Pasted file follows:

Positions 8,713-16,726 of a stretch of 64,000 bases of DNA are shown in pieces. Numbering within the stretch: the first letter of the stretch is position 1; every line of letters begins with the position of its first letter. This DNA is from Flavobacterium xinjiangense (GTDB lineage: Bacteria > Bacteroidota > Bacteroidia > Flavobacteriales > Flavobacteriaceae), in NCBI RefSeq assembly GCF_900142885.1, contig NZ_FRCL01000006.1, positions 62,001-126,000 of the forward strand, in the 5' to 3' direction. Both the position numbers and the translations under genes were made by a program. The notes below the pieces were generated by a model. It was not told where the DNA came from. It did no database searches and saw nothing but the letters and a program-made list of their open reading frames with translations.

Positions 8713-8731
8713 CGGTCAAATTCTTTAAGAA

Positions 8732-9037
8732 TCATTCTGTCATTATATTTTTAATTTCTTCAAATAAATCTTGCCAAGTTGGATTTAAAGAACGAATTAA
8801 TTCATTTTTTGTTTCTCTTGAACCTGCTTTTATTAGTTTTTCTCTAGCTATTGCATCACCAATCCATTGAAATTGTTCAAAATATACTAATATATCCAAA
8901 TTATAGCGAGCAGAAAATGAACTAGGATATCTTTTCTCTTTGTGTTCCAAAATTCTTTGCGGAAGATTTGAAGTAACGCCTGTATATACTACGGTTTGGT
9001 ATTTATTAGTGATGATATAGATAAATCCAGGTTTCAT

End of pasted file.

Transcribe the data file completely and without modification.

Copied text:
Positions 8,713-16,726 of a stretch of 64,000 bases of DNA are shown in pieces. Numbering within the stretch: the first letter of the stretch is position 1; every line of letters begins with the position of its first letter. This DNA is from Flavobacterium xinjiangense (GTDB lineage: Bacteria > Bacteroidota > Bacteroidia > Flavobacteriales > Flavobacteriaceae), in NCBI RefSeq assembly GCF_900142885.1, contig NZ_FRCL01000006.1, positions 62,001-126,000 of the forward strand, in the 5' to 3' direction. Both the position numbers and the translations under genes were made by a program. The notes below the pieces were generated by a model. It was not told where the DNA came from. It did no database searches and saw nothing but the letters and a program-made list of their open reading frames with translations.

Positions 8713-8731
8713 CGGTCAAATTCTTTAAGAA

Positions 8732-9037
8732 TCATTCTGTCATTATATTTTTAATTTCTTCAAATAAATCTTGCCAAGTTGGATTTAAAGAACGAATTAA
8801 TTCATTTTTTGTTTCTCTTGAACCTGCTTTTATTAGTTTTTCTCTAGCTATTGCATCACCAATCCATTGAAATTGTTCAAAATATACTAATATATCCAAA
8901 TTATAGCGAGCAGAAAATGAACTAGGATATCTTTTCTCTTTGTGTTCCAAAATTCTTTGCGGAAGATTTGAAGTAACGCCTGTATATACTACGGTTTGGT
9001 ATTTATTAGTGATGATATAGATAAATCCAGGTTTCAT